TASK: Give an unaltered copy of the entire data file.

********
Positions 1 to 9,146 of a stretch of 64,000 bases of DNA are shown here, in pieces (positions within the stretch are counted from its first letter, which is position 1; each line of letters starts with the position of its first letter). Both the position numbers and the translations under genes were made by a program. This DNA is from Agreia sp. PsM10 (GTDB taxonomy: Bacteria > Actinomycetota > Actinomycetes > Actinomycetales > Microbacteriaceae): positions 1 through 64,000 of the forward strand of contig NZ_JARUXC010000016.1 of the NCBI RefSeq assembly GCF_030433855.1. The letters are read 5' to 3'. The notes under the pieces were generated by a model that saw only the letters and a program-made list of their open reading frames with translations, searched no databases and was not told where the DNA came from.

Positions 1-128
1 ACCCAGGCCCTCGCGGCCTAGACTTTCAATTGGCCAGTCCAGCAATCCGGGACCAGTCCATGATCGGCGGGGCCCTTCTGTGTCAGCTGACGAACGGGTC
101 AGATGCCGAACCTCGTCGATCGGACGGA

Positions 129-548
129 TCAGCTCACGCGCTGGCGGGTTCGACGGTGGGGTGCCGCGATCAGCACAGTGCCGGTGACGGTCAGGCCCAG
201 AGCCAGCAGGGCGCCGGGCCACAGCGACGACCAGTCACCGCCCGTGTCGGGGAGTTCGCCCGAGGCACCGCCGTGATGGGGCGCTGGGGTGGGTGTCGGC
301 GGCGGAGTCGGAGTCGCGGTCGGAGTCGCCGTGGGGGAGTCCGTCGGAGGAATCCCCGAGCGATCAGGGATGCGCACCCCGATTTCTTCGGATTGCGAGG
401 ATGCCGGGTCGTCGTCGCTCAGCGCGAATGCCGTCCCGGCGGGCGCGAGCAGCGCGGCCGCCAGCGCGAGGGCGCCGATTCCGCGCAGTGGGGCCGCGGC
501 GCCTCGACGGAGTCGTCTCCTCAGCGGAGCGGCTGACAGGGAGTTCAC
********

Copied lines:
Positions 1 to 9,146 of a stretch of 64,000 bases of DNA are shown here, in pieces (positions within the stretch are counted from its first letter, which is position 1; each line of letters starts with the position of its first letter). Both the position numbers and the translations under genes were made by a program. This DNA is from Agreia sp. PsM10 (GTDB taxonomy: Bacteria > Actinomycetota > Actinomycetes > Actinomycetales > Microbacteriaceae): positions 1 through 64,000 of the forward strand of contig NZ_JARUXC010000016.1 of the NCBI RefSeq assembly GCF_030433855.1. The letters are read 5' to 3'. The notes under the pieces were generated by a model that saw only the letters and a program-made list of their open reading frames with translations, searched no databases and was not told where the DNA came from.

Positions 1-128
1 ACCCAGGCCCTCGCGGCCTAGACTTTCAATTGGCCAGTCCAGCAATCCGGGACCAGTCCATGATCGGCGGGGCCCTTCTGTGTCAGCTGACGAACGGGTC
101 AGATGCCGAACCTCGTCGATCGGACGGA

Positions 129-548
129 TCAGCTCACGCGCTGGCGGGTTCGACGGTGGGGTGCCGCGATCAGCACAGTGCCGGTGACGGTCAGGCCCAG
201 AGCCAGCAGGGCGCCGGGCCACAGCGACGACCAGTCACCGCCCGTGTCGGGGAGTTCGCCCGAGGCACCGCCGTGATGGGGCGCTGGGGTGGGTGTCGGC
301 GGCGGAGTCGGAGTCGCGGTCGGAGTCGCCGTGGGGGAGTCCGTCGGAGGAATCCCCGAGCGATCAGGGATGCGCACCCCGATTTCTTCGGATTGCGAGG
401 ATGCCGGGTCGTCGTCGCTCAGCGCGAATGCCGTCCCGGCGGGCGCGAGCAGCGCGGCCGCCAGCGCGAGGGCGCCGATTCCGCGCAGTGGGGCCGCGGC
501 GCCTCGACGGAGTCGTCTCCTCAGCGGAGCGGCTGACAGGGAGTTCAC